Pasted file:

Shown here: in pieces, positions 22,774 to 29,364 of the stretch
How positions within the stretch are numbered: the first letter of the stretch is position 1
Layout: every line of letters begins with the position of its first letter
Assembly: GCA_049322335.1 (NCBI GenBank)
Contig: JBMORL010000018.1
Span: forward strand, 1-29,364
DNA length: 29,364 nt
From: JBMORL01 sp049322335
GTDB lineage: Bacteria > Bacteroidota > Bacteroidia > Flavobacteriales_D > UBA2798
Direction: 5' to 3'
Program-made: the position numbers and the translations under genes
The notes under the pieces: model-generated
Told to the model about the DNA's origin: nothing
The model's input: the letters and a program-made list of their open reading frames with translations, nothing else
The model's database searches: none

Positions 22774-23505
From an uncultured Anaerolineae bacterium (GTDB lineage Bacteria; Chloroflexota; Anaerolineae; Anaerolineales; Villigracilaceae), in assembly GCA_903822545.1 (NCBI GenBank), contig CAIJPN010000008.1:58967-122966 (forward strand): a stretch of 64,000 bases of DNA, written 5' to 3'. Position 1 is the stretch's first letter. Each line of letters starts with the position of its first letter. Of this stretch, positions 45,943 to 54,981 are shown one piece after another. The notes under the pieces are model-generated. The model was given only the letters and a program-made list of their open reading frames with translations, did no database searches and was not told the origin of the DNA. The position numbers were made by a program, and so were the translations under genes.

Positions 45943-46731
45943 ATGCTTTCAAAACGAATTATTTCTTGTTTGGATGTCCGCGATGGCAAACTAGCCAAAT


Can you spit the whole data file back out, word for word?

Shown here: in pieces, positions 22,774 to 29,364 of the stretch
How positions within the stretch are numbered: the first letter of the stretch is position 1
Layout: every line of letters begins with the position of its first letter
Assembly: GCA_049322335.1 (NCBI GenBank)
Contig: JBMORL010000018.1
Span: forward strand, 1-29,364
DNA length: 29,364 nt
From: JBMORL01 sp049322335
GTDB lineage: Bacteria > Bacteroidota > Bacteroidia > Flavobacteriales_D > UBA2798
Direction: 5' to 3'
Program-made: the position numbers and the translations under genes
The notes under the pieces: model-generated
Told to the model about the DNA's origin: nothing
The model's input: the letters and a program-made list of their open reading frames with translations, nothing else
The model's database searches: none

Positions 22774-23505
From an uncultured Anaerolineae bacterium (GTDB lineage Bacteria; Chloroflexota; Anaerolineae; Anaerolineales; Villigracilaceae), in assembly GCA_903822545.1 (NCBI GenBank), contig CAIJPN010000008.1:58967-122966 (forward strand): a stretch of 64,000 bases of DNA, written 5' to 3'. Position 1 is the stretch's first letter. Each line of letters starts with the position of its first letter. Of this stretch, positions 45,943 to 54,981 are shown one piece after another. The notes under the pieces are model-generated. The model was given only the letters and a program-made list of their open reading frames with translations, did no database searches and was not told the origin of the DNA. The position numbers were made by a program, and so were the translations under genes.

Positions 45943-46731
45943 ATGCTTTCAAAACGAATTATTTCTTGTTTGGATGTCCGCGATGGCAAACTAGCCAAAT